Apple said in a statement it plans to appeal the decision: "This case has been going on for over a decade, with patents that are unrelated to the core operations of our products and have been found to be invalid by the patent office. Cases like this only serve to stifle innovation and harm consumers."


Earlier this year, a US appeals court rejected Apple's request to reconsider a split decision ruling that found it infringed on VirnetX patents. The ongoing court fight has gone back and forth, with a federal court in Texas ordering Apple in 2018 to pay VirnetX $502.6 million for violating four patents relating to internet-based communications, which refers to the underlying technology behind Apple's FaceTime and iMessage.


But in November 2019, a three-judge panel voided that $502.6 million amount. However, the judges did not void a jury's finding that some older iPhone models infringed two VirnetX patents. It was that finding that Apple sought to have the appeals court reconsider.


Resource: theverge.com


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Apple ordered to pay VirnetX $502.8 million in patent trial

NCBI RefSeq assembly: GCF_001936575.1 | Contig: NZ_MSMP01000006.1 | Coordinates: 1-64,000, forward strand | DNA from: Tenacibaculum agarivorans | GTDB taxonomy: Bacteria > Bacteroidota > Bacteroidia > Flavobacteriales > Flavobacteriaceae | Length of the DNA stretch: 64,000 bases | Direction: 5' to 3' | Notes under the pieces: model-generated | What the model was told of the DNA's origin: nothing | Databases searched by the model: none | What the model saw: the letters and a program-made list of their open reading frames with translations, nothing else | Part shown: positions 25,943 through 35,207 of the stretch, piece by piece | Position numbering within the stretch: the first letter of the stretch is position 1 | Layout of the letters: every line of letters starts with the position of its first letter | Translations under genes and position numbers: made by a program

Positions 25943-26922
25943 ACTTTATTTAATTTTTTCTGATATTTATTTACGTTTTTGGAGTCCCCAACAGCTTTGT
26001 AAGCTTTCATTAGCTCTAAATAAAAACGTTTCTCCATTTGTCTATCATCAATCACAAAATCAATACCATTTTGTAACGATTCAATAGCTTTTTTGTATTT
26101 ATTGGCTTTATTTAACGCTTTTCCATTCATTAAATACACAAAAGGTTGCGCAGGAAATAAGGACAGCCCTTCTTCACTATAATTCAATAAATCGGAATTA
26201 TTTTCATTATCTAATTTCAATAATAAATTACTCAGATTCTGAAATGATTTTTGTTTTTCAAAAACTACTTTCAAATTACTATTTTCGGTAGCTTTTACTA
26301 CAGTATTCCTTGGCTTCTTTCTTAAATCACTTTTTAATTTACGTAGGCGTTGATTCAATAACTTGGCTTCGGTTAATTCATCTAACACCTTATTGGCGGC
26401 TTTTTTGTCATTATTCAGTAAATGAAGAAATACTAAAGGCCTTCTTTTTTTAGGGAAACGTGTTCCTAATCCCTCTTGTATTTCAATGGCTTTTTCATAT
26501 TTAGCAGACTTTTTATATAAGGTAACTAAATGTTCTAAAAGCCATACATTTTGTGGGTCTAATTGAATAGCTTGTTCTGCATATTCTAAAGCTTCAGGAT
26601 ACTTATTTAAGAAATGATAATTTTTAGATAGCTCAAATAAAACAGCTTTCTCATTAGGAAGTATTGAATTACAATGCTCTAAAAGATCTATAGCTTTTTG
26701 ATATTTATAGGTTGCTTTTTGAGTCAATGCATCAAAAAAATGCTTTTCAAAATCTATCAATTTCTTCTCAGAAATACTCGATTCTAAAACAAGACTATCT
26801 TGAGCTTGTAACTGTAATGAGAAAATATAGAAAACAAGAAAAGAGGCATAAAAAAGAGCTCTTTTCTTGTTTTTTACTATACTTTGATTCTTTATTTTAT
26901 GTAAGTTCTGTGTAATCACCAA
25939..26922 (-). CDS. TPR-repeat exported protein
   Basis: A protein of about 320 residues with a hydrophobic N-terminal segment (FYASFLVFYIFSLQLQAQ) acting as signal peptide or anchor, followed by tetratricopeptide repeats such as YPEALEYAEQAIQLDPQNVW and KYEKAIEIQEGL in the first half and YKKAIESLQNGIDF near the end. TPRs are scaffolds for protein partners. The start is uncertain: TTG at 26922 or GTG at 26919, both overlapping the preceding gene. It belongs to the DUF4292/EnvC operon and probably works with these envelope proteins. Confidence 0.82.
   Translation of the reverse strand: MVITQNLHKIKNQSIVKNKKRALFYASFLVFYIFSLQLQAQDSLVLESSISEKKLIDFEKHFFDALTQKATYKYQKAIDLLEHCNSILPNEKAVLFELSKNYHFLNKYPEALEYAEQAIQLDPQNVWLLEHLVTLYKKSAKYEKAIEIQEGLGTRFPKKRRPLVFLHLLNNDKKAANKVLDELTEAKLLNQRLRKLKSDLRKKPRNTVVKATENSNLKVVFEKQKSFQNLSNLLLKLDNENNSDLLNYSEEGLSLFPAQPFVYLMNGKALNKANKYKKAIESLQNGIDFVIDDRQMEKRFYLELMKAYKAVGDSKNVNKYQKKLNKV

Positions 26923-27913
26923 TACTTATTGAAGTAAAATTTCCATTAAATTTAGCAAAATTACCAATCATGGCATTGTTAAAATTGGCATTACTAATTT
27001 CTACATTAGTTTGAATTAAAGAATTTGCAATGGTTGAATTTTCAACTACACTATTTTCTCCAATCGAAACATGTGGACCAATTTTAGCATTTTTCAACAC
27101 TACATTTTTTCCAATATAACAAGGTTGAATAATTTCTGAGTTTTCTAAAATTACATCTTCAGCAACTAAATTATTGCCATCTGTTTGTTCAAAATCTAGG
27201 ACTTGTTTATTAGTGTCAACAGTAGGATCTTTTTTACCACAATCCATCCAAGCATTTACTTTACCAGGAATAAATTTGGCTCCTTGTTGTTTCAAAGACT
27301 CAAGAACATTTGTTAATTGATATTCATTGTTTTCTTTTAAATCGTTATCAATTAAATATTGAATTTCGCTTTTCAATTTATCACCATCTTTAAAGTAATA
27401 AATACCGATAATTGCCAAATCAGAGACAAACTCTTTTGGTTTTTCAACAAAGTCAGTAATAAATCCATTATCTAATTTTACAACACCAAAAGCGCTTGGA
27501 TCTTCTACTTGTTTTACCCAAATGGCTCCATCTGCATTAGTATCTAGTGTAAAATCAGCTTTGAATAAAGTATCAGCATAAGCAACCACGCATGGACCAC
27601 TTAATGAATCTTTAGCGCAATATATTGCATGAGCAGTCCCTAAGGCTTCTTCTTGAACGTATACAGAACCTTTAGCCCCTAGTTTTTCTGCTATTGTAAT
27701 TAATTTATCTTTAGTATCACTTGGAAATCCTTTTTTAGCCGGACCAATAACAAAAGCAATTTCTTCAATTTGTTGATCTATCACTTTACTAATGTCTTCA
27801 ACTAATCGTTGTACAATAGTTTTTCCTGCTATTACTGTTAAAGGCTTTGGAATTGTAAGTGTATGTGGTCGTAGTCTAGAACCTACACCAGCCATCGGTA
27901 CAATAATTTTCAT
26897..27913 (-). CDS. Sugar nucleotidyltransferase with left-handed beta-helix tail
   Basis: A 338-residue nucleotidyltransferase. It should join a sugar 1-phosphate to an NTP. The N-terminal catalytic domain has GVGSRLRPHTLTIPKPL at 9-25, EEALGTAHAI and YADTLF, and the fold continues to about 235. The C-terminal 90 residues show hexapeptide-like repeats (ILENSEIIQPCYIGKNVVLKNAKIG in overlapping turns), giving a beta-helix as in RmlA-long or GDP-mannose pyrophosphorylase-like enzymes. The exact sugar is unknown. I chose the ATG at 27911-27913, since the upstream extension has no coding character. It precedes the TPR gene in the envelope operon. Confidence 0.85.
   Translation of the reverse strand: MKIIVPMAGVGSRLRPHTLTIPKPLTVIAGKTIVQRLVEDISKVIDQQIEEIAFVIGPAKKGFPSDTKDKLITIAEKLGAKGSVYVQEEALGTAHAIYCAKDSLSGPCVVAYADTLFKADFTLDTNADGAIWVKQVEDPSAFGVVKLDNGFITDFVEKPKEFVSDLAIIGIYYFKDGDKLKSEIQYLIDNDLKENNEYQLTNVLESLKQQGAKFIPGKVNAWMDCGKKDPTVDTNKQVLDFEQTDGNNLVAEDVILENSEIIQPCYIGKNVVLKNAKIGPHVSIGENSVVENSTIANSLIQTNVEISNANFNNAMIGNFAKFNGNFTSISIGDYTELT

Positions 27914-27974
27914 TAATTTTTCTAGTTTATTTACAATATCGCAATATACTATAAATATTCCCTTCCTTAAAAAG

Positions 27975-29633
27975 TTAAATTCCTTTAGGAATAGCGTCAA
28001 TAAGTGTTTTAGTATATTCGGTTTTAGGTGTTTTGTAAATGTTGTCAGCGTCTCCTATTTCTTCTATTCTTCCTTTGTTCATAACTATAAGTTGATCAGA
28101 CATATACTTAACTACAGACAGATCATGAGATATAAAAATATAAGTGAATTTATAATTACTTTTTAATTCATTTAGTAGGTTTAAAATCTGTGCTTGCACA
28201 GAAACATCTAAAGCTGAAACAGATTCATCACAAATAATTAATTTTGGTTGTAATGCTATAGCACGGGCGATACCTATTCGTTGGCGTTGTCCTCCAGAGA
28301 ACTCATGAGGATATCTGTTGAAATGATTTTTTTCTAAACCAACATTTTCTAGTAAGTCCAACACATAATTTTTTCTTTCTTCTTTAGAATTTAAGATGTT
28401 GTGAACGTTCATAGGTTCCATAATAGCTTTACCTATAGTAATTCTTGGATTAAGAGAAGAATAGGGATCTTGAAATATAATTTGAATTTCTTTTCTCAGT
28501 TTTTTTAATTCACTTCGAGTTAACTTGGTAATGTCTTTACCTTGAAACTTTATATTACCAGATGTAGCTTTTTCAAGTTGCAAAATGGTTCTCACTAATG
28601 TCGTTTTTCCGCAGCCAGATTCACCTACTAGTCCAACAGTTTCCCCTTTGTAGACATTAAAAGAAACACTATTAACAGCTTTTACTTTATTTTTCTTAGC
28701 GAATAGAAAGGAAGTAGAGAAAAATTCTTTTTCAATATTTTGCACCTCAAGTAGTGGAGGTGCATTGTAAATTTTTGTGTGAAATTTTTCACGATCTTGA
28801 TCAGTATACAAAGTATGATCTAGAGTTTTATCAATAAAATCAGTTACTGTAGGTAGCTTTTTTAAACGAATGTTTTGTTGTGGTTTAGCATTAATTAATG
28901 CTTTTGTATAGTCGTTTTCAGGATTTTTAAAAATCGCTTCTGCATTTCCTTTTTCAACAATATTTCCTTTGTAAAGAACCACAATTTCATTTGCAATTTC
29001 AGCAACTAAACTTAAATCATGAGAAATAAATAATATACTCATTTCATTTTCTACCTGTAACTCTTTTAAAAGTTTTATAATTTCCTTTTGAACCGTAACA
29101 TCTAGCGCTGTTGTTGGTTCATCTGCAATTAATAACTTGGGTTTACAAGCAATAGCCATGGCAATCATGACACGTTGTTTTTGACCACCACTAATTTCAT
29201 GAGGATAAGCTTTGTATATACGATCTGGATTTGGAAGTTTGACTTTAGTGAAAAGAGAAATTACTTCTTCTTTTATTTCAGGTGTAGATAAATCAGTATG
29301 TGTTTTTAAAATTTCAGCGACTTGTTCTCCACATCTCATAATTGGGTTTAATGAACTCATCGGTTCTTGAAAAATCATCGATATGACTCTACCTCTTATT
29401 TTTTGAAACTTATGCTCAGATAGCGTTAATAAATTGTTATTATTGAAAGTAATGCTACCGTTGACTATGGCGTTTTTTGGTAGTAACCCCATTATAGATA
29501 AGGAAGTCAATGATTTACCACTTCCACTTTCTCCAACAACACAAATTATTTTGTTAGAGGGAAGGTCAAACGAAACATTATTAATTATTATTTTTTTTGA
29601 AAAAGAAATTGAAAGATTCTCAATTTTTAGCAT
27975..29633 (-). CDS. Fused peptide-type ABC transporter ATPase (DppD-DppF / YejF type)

Apple said in a statement it plans to appeal the decision: "This case has been going on for over a decade, with patents that are unrelated to the core operations of our products and have been found to be invalid by the patent office. Cases like this only serve to stifle innovation and harm consumers."


Earlier this year, a US appeals court rejected Apple's request to reconsider a split decision ruling that found it infringed on VirnetX patents. The ongoing court fight has gone back and forth, with a federal court in Texas ordering Apple in 2018 to pay VirnetX $502.6 million for violating four patents relating to internet-based communications, which refers to the underlying technology behind Apple's FaceTime and iMessage.


But in November 2019, a three-judge panel voided that $502.6 million amount. However, the judges did not void a jury's finding that some older iPhone models infringed two VirnetX patents. It was that finding that Apple sought to have the appeals court reconsider.


Resource: theverge.com


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